Gluten-Free Hiking

Peanut butter and jelly sandwiches were the staple food of my childhood. Anyone else? From the playground to hiking trails, the sticky-sandwiches were Ziplocked and stashed in my pack on an almost daily basis.

So you can feel my despair, when all of a sudden…no more PB&J. It’s the Gluten-Free (well, almost GF) life for me now. So here are three of my favorite gluten-free hiking snack alternatives to keep you feeling like that energizer-bunny, school kid on every mile.

Recipe for a good hiking snack:

  • packed with protein and calories
  • light weight to carry
  • doesn’t need to be refrigerated

Trail Mix

Try making your own! It’s cheaper, plus then you don’t have to pick out all the ingredients you don’t like. I enjoy a simple mixture of raw almonds with white raisins and chocolate chips.

trail mix

Rice cakes with peanut butter

Slap two of these together and enjoy almost like a real PB&J! If you want to mix it up more, try the apple cinnamon cakes with almond butter or nutella.


Home made granola bars

These are way cheaper than the prepackaged snacks and customizable to be gluten-free – just make sure to use GF rolled oats. I like adding sunflower seeds, toasted almonds, white chocolate chips and coconut to my creations. Just bake and wrap in plastic to make it to-go friendly. Here’s a tasty recipe!

Pumpkin Chocolate Chip Granola Bars

What is your favorite treat to bring hiking?

*Always check package descriptions and ingredients when buying gluten-free snacks.


A Not-So-Flat Hike to Flat Top

With sprawling views of the municipality of Anchorage, its muddy shores and the eastward mountains, the hike up Flat Top is well worth the crowded climb. One of the most popular hikes in Alaska because of its close proximity to … Continue reading

Mixing it up and moving to Portland!

I’m back! Sorry everyone for the short hiatus from posting. I recently took a new job in Portland, Oregon and have been crazy busy with the transition. Last week I moved north to the big city into a studio apartment – man did I have to downsize my stuff! It’s amazing how much crud you can accumulate in a few years, but the purge felt good…real good!

After a few days as a new, very lost & lonely urbanite, I am finally settling in or I have at least found the grocery store, set up internet and a located good place for a run and a cold drink. Here is a photo from my first run through Washington Park. I think I’m going to like it here!

Washington Park, Mac Trail, Portland

With this big change, you can expect new posts and photos about my explorations around this northern region of Oregon and maybe even more from Washington as well. But no worries, I will still be hiking, running & traveling to show off this beautiful state that I call home!

Hiking along the Umpqua River

To celebrate National Trails Day and to enjoy the outdoors, I joined up with a bunch of women from my church in Eugene for a day of hiking along the Umpqua River in southern Oregon. Following a portion of the Rogue-Umpqua Scenic Byway, we stopped for three short hikes to beautiful cascading waterfalls on the north Umpqua. Each building in size and awe-power, the waterfalls filled the day with relaxing river sounds and a chance to get away and enjoy the fellowship of other women in the wild! Continue reading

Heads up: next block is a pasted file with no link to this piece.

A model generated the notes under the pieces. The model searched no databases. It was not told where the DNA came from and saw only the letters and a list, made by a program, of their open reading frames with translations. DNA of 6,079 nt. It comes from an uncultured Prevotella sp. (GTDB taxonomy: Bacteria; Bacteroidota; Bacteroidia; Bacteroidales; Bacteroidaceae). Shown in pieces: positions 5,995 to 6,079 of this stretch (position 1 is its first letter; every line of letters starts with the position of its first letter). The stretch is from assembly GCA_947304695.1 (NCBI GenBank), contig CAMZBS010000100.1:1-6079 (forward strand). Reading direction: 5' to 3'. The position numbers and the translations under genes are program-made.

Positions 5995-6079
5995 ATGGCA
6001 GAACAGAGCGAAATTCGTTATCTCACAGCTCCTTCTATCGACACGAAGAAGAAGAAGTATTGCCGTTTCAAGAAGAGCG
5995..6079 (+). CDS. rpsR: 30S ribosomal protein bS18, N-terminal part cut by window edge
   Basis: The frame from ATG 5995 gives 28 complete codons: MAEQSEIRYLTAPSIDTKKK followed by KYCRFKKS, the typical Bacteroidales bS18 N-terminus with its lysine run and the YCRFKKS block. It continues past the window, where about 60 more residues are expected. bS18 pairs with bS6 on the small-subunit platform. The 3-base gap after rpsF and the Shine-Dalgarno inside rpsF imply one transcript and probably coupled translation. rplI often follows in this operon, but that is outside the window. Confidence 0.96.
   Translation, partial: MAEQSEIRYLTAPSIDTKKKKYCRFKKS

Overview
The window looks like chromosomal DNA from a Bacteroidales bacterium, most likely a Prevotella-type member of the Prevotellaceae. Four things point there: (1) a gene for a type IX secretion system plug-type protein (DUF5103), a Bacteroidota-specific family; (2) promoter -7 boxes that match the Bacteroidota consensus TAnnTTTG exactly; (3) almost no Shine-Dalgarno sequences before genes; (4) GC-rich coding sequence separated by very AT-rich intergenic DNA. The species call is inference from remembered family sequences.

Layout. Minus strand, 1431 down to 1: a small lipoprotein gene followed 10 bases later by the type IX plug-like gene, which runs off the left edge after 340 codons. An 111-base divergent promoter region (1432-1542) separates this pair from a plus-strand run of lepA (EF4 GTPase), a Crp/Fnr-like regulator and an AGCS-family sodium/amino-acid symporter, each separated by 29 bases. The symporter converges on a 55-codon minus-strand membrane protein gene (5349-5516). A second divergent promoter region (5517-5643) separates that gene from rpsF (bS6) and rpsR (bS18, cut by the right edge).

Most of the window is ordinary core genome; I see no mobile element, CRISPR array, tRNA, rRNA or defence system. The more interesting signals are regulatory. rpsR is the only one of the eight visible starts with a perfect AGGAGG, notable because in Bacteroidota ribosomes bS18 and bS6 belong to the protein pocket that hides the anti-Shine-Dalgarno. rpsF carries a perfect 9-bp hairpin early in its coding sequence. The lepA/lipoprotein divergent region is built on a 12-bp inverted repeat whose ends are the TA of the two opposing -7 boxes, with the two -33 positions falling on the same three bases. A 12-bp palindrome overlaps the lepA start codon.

Wildflower Fields at Mount Pisgah

“There is pleasure in the pathless woods; There is rapture on the lonely shore; There is society, where none intrudes, by the deep sea and music in its roar: I love not man the less, but Nature more.” -Lord Byron

Wildflower at Mt. Pisgah near Eugene, Oregon

Wander the weaving trials at Mount Pisgah just a few miles south of Eugene, Oregon to gaze on the beautiful signs of spring.

Worry-Free Waterfalls

A shot of fear seared the back of my throat from the smell of burning rubber lofting from the front tires like the cloud of dust tailing my small red car as we rolled down the gravel road in neutral. The red, low fuel light caught my eye around every nerve racking corner like a little wild devil against the contrast of the beautiful blue layered foothills of the Cascades on the horizon. Caught in the ultimate stare down – a battle of courage and resources – I prayed we’d make it to the bottom of Bohemia Mountain.


With the weather man projecting one of the most beautiful summer days yet in Oregon, the Sunday morning started with blue skies, high hopes, and plans to knock off some bucket list items after church.

The itinerary for the day included an afternoon of hiking, waterfalls and rocking road trip music for a fun half day trip into the Umpqua National Forest just east of Cottage Grove. With about five bucket list items in the region, I thought the day a great opportunity to go explore.

Feeling carefree, I confirmed my belief that today was the day to get out on the road with the morning’s church sermon. The passage, Matthew 6:25-34, said to forget my worries:

25 “Do not worry about your life, what you will eat or what you will drink, or about your body, what you will wear. Is not life more than food, and the body more than clothing? …Can any of you by worrying add a single hour to your span of life? ….34 So do not worry about tomorrow, for tomorrow will bring worries of its own. Today’s trouble is enough for today.”

So after church and some free Soy Delicious ice cream at Alton Baker Park (which is really, really good), Sarah and I set out on the road.